A few months ago I ran into a Windows program called Equalizer APO (beta) while I was searching on the Internet for a Windows counterpart of the OS X based program Audio Hijack 3.
Equalizer APO is a parametric / graphic equalizer for Windows. It is implemented as an Audio Processing Object (APO) for the system effect infrastructure introduced with Windows Vista.
(APIs like ASIO or WASAPI exclusive mode can not be used)
A couple of months ago I’ve found a very interesting website which fights against the loudness war; Dynamic Range Database.
The Dynamic Range Database uses a sliding scale from 1 to 20 (1 being the worst, 20 being the best) to rank the dynamic quality of each of the recordings they list. This number represents the difference between the peak decibel level on a recording and the recording’s average loudness.
Dynamic Range Database applies the following descriptors to these ranges:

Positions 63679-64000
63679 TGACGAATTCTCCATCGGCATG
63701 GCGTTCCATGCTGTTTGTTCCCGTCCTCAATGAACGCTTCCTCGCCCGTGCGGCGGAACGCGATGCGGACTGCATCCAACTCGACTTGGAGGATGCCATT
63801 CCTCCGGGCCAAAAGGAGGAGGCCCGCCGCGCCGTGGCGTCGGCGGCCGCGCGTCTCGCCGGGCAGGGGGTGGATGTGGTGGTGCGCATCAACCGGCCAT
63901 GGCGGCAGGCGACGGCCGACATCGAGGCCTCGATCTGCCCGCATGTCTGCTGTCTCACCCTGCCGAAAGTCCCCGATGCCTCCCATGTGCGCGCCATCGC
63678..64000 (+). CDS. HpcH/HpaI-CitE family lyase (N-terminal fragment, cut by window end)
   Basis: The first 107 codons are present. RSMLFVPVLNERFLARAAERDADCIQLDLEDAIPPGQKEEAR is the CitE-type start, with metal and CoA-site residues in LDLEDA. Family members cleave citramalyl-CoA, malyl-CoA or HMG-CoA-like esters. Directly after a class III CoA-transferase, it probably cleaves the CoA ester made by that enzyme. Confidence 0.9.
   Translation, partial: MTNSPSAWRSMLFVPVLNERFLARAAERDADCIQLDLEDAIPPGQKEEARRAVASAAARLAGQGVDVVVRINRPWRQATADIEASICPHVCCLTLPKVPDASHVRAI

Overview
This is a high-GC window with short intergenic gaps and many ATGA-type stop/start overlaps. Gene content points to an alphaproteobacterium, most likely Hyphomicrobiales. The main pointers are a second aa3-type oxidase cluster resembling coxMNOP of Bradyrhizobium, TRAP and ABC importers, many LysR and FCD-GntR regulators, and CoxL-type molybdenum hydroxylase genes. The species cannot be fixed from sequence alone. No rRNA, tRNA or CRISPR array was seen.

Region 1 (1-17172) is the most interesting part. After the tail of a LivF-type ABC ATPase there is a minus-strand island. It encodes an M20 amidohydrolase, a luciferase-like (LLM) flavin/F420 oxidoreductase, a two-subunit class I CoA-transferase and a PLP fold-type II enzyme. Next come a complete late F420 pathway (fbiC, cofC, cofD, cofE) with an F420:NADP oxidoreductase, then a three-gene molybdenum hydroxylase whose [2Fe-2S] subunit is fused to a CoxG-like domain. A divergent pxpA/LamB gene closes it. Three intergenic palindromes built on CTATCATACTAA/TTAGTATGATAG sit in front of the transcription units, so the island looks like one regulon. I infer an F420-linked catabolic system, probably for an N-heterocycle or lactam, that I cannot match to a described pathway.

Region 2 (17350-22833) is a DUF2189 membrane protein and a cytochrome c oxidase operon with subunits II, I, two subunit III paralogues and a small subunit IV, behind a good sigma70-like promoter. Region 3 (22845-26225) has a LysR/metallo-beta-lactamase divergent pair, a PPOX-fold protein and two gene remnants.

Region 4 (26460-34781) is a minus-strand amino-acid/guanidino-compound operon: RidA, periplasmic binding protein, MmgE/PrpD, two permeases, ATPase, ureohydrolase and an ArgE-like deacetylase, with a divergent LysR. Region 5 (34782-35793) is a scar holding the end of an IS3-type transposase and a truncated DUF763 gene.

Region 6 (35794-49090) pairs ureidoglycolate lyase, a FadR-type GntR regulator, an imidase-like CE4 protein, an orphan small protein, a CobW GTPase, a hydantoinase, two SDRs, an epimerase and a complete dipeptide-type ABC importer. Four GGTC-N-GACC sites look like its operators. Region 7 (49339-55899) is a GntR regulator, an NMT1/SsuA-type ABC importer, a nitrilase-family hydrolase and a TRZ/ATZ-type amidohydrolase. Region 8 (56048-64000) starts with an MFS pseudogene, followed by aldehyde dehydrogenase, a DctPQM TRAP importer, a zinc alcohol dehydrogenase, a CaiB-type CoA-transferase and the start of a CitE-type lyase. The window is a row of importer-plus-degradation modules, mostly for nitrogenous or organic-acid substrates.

1-7=bad; 8-13=transition; and 14-20=good.
Evaluation for each album on the website includes the album’s average dynamic range, the track with the weakest dynamic range, and the track with the greatest. The Dynamic Range Database also provides individual dynamic range measurements for each track on the album. Below on this page you find three free downloads to test your own collection of CDs, DVDs, LPs or your music files. You can also share and add your results to the Dynamic Range Database by simply fill in the form and upload your data. Continue reading Dynamic Range Meter
Like me most of the audio enthusiasts are interested in measuring their own loudspeakers and/or room. A professional Class 1 measuring microphone could cost € 1000,- or more. Most people have not that much money to spend so what are decent and affordable Class 2 measuring microphones?
I’ve found and tested several 1/4″ Class 2 measuring microphones in the € 20,- to € 200,- range. They have all in common that they can be used with a mobile device (like; iPhone, iPad, Android or Windows mobile phone/tablet), but also with a notebook or PC.
For the tests I’ve used an old Neutrik (NTI) 3382 measuring microphone (with frequency correction files) as reference. The measurements were taken in my living room using a pair of bi-amped Philips VN3100-25 (OEM Stage Accompany Blue Box, SA4525). The distance between the measuring microphones and loudspeaker was set at 0.5 meter and 1 meter distances.